Slacktivism boosts egos, not donations

Graphic by Lillie Busch.

Graphic by Lillie Busch.

Graphic by Lillie Busch

When checking your phone during class, you see that someone tagged you in a post, along with eleven other people. Maybe it is finally those photos from the previous weekend, or maybe it is a funny meme. Instead, it is a video filmed by a shaky hand.

Beyond the camera frame, someone drops a bucket of ice onto your friend—really, an acquaintance, but Facebook makes everyone your friend. You then reward your friend with a small smile, pause the video and continue scrolling through your newsfeed.

The video is left unwatched, and your part in the challenge is left unfulfilled. In the future, you may possibly recognize the acronym for the illness.

The ALS ice bucket challenge. The DIPG lemon face challenge. The online trends together earned the term “slacktivism”: the idea that interacting with posts and other social media is pseudo-activism due to the lack of commitment and effort. In the real world, slacktivism can be as simple—and that’s the point!—as wearing a button to support a specific cause.

Slacktivism goes hand-in-hand with viral internet challenges. Such social media trends raise awareness on important issues, but how engaging are the videos, truly?

While likes, shares and hashtags may raise awareness for a specific cause, rarely does simply clicking a button lead to larger acts of service, such as attending a protest.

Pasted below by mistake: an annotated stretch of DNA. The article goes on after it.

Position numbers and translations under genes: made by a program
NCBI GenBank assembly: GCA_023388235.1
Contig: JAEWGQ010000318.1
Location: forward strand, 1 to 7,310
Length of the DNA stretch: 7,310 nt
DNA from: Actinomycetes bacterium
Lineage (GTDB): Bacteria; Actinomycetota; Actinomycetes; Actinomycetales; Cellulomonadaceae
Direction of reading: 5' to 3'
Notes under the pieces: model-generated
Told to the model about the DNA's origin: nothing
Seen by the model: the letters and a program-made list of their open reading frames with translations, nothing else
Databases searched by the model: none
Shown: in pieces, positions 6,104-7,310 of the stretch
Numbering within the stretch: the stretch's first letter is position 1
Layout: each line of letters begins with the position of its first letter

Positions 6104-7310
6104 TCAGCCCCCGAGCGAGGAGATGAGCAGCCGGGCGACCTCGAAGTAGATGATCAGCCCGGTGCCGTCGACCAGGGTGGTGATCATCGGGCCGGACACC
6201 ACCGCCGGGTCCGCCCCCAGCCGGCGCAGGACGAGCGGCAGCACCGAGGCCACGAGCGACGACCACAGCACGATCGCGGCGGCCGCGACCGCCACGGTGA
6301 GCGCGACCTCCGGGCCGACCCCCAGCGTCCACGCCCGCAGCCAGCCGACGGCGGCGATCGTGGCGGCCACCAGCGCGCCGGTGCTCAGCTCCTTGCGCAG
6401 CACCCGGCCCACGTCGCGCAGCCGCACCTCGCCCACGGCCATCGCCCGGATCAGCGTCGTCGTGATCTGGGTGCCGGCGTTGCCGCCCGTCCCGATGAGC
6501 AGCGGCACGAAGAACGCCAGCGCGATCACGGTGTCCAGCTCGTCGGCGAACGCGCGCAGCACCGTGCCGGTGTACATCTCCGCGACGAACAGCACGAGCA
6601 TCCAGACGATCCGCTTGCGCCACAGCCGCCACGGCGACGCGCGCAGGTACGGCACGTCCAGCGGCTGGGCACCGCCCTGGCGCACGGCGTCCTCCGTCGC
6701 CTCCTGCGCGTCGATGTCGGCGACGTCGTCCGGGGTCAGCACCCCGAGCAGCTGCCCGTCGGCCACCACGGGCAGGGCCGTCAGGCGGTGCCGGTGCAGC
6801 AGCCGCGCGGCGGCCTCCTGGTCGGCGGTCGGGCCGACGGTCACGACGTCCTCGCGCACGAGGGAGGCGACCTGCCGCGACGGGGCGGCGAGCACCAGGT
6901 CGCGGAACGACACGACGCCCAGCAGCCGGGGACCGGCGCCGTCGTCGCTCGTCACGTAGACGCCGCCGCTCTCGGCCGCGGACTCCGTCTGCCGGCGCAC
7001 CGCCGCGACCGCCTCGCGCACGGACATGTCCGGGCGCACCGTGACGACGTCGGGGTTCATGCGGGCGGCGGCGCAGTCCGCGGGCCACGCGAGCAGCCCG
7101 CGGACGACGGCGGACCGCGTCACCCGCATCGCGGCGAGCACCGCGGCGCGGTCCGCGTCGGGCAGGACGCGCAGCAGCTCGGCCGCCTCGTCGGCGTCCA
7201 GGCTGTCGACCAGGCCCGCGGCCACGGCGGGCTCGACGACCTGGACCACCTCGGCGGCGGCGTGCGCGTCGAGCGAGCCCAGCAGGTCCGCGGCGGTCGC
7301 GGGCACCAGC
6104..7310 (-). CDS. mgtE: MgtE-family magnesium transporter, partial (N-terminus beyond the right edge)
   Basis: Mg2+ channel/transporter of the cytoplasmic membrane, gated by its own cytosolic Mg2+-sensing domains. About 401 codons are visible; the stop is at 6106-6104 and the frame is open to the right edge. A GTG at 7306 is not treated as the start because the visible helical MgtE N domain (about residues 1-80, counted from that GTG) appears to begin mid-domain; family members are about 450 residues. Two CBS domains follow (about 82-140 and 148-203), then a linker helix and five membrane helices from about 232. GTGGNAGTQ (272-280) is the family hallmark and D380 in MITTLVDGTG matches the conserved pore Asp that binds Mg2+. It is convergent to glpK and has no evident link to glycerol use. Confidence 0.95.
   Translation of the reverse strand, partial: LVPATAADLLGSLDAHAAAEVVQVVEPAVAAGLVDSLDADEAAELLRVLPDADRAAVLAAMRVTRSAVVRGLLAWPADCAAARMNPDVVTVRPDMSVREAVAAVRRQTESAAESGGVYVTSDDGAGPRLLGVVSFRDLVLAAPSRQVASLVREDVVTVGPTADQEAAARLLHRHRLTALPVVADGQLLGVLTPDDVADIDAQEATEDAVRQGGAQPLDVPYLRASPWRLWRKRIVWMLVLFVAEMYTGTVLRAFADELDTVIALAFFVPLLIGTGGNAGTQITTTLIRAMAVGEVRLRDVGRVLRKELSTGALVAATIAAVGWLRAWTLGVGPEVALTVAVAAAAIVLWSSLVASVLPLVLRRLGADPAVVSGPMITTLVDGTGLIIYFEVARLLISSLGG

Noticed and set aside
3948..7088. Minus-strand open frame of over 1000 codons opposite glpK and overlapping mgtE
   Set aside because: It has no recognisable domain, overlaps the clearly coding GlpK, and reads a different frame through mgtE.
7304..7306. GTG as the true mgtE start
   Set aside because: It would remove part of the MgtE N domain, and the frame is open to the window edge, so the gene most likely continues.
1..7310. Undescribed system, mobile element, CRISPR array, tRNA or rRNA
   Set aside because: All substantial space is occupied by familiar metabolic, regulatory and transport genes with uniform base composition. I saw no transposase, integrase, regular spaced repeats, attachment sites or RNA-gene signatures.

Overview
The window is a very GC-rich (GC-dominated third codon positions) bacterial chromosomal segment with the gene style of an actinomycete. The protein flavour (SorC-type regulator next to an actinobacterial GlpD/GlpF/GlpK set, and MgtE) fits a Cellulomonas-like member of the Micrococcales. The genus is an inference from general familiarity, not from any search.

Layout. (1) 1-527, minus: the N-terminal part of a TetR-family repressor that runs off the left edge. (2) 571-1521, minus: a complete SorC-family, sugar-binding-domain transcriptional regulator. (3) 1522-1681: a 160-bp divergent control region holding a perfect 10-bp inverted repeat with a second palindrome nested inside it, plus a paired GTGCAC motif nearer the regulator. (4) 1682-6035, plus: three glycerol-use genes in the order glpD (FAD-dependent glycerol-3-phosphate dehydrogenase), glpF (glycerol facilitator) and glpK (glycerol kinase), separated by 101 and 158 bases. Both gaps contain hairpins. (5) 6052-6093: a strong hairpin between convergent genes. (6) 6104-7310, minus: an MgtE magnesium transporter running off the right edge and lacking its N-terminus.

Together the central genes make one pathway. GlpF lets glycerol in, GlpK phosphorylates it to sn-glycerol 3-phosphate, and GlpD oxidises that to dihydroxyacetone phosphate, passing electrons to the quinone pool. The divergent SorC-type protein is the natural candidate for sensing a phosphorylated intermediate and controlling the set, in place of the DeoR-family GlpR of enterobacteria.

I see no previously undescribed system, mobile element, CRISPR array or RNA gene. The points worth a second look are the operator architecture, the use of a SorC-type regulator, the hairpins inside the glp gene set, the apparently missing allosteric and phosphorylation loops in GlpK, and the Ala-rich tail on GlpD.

According to a British Columbia study by researchers Kirk Kristofferson, Katherine White and John Peloza “The Nature of Slacktivism,” acts inspired by social media do not always inspire more volunteering with an organization. On the other hand, service acts (e.g., running a 5K) lead to bigger acts in the future (e.g., donating money towards a cause.)

A different study, performed by researchers at Michigan State University, theorizes that slacktivism usually leads to other passive acts, such as signing a petition. They do not always inspire active acts, such as volunteering or protesting.

This article is not trying to say that the videos and challenges are completely ineffective; they do garner attention and donations. After all, according to a 2016 New York Times article, research for ALS received $115 million in donations, due in part to the ice bucket challenge.

Needless to say, that is not a sum of money to easily dismiss.

But challenges are not permanent (Is anyone still doing the ice bucket challenge?) and donations are not physical actions like volunteering. Posting a video does not make you an activist. Rather, it continues the façade that social media encourages us to endorse.

When uploading a video, tagging friends is seen more as showing off rather than raising awareness. Slacktivism may spark conversation, but that does not always lead to action.

Popular hashtags like #BringBackOurGirls may spread awareness, but they do not produce results. #BlackLivesMatter was quickly copied by #BlueLivesMatter and #AllLivesMatter in an attempt to diminish the original movement.

Online, we are all performing for one another. What you do off-screen, when no one is watching, that is what really matters.